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GETLOGIN(2)                 BSD Programmer's Manual                GETLOGIN(2)

NAME
     getlogin, setlogin - get/set login name

SYNOPSIS
     #include <&lt;unistd.h>&gt;

     char *
     getlogin(void);

     int
     setlogin(const char *name);

DESCRIPTION
     The getlogin() routine returns the login name of the user associated with
     the current session, as previously set by setlogin().  The name is nor-
     mally associated with a login shell at the time a session is created, and
     is inherited by all processes descended from the login shell.  (This is
     true even if some of those processes assume another user ID, for example
     when su(1) is used.)

     Setlogin() sets the login name of the user associated with the current
     session to name. This call is restricted to the super-user, and is nor-
     mally used only when a new session is being created on behalf of the
     named user (for example, at login time, or when a remote shell is in-
     voked).

RETURN VALUES
     If a call to getlogin() succeeds, it returns a pointer to a null-
     terminated string in a static buffer.  If the name has not been set, it
     returns NULL. If a call to setlogin() succeeds, a value of 0 is returned.
     If setlogin() fails, a value of -1 is returned and an error code is
     placed in the global location errno.

ERRORS
     The following errors may be returned by these calls:

     [EFAULT]      The name parameter gave an invalid address.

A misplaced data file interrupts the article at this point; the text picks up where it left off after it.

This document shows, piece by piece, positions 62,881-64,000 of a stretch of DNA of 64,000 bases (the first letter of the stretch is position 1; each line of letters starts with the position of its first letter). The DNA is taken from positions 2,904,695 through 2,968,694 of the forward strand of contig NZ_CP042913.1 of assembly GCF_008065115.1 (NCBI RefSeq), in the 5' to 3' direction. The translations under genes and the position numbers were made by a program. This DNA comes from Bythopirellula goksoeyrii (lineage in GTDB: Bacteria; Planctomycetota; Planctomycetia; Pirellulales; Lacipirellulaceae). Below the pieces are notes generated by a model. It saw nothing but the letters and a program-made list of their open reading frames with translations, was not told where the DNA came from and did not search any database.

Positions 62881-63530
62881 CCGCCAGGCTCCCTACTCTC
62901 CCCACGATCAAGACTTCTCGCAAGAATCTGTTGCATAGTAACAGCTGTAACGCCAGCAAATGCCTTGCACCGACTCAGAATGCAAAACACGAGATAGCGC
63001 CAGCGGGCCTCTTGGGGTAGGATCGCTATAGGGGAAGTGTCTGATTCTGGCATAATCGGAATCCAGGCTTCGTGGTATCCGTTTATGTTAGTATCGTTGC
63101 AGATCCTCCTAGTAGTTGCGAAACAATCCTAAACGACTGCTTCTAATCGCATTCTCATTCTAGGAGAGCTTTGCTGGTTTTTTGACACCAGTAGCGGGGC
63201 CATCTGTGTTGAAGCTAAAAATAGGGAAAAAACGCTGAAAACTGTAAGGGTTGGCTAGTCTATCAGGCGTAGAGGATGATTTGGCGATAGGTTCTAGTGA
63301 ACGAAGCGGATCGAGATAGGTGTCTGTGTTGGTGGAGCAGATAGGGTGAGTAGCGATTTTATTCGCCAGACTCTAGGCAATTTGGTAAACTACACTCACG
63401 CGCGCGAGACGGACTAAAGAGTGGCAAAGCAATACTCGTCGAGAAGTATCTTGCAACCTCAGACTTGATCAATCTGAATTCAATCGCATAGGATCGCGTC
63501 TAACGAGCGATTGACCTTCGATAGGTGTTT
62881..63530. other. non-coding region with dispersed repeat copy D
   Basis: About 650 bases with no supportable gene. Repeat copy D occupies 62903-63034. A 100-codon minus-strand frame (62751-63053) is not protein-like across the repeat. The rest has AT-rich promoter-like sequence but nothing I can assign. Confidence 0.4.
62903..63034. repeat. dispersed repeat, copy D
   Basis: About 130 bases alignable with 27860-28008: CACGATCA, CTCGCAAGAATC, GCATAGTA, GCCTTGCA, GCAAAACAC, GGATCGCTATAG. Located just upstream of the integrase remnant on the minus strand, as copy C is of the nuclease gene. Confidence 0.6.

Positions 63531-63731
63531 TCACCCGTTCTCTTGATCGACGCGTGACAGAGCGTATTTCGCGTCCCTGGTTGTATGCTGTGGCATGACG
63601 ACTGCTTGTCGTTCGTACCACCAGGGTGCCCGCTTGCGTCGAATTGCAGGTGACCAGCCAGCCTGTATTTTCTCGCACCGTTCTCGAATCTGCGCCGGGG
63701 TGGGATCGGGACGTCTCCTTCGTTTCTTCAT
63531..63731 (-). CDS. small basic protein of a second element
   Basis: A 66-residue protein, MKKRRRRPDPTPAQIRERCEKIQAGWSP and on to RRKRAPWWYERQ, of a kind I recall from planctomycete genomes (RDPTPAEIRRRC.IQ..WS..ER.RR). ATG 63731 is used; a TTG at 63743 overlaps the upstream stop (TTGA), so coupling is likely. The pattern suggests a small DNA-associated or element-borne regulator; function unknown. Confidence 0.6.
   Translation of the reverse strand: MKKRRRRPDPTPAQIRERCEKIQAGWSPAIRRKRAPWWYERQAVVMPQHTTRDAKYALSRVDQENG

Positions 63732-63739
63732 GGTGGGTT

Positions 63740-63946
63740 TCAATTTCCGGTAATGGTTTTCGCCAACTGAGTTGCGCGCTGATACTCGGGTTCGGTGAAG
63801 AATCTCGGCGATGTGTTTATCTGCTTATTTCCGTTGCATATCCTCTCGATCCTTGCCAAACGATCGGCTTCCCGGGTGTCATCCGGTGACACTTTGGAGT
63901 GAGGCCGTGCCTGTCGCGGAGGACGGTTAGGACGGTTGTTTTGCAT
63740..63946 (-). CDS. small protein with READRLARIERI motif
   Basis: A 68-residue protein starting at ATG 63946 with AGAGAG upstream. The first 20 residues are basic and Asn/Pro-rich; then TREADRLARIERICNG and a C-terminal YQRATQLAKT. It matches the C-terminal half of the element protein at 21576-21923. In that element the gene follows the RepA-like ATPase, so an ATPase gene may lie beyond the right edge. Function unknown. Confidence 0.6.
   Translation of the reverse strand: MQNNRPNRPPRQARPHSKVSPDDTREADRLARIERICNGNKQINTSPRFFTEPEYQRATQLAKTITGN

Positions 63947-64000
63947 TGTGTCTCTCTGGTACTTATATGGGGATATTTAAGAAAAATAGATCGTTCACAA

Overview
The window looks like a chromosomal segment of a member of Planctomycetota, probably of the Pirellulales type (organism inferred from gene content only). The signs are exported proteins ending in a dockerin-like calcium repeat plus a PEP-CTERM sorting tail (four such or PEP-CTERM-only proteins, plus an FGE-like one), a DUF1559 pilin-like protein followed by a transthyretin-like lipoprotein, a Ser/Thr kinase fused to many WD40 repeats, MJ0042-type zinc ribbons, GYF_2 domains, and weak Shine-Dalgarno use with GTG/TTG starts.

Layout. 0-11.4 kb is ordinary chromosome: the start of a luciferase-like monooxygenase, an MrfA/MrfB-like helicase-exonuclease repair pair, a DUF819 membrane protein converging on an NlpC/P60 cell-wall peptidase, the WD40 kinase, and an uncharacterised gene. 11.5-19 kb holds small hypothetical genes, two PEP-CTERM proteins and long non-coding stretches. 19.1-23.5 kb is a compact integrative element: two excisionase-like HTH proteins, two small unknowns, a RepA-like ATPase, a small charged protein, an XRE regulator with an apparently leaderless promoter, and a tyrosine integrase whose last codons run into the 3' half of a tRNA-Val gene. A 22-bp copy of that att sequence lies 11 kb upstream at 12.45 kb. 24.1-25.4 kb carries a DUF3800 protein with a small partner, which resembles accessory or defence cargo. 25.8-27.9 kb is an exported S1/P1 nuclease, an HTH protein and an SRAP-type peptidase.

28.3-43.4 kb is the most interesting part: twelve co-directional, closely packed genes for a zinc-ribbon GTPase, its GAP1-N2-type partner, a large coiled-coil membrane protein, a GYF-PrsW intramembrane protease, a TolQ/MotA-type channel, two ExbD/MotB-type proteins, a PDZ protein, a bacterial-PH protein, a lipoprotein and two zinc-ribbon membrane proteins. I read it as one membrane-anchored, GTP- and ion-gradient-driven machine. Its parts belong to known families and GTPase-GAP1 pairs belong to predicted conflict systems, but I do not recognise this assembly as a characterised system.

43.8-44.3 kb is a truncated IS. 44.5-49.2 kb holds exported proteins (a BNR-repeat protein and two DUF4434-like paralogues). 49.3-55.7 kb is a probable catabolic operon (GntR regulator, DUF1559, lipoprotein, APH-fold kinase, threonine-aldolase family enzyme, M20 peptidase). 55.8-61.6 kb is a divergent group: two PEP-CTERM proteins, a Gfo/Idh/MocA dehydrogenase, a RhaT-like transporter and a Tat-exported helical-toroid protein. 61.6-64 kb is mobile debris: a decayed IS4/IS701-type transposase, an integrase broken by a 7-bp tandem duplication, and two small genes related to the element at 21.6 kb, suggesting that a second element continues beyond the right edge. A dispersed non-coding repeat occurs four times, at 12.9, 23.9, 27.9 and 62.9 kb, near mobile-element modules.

[EINVAL]      The name parameter pointed to a string that was too long.
                   Login names are limited to MAXLOGNAME (from <sys/param.h>)
                   characters, currently 12.

     [EPERM]       The caller tried to set the login name and was not the su-
                   per-user.

SEE ALSO
     setsid(2)

BUGS
     Login names are limited in length by setlogin().  However, lower limits
     are placed on login names elsewhere in the system (UT_NAMESIZE in
     <utmp.h>).

     In earlier versions of the system, getlogin() failed unless the process
     was associated with a login terminal.  The current implementation (using
     setlogin()) allows getlogin to succeed even when the process has no con-
     trolling terminal.  In earlier versions of the system, the value returned
     by getlogin() could not be trusted without checking the user ID.
     Portable programs should probably still make this check.

HISTORY
     The getlogin() function first appeared in 4.4BSD.

4.2 Berkeley Distribution        June 9, 1993                                1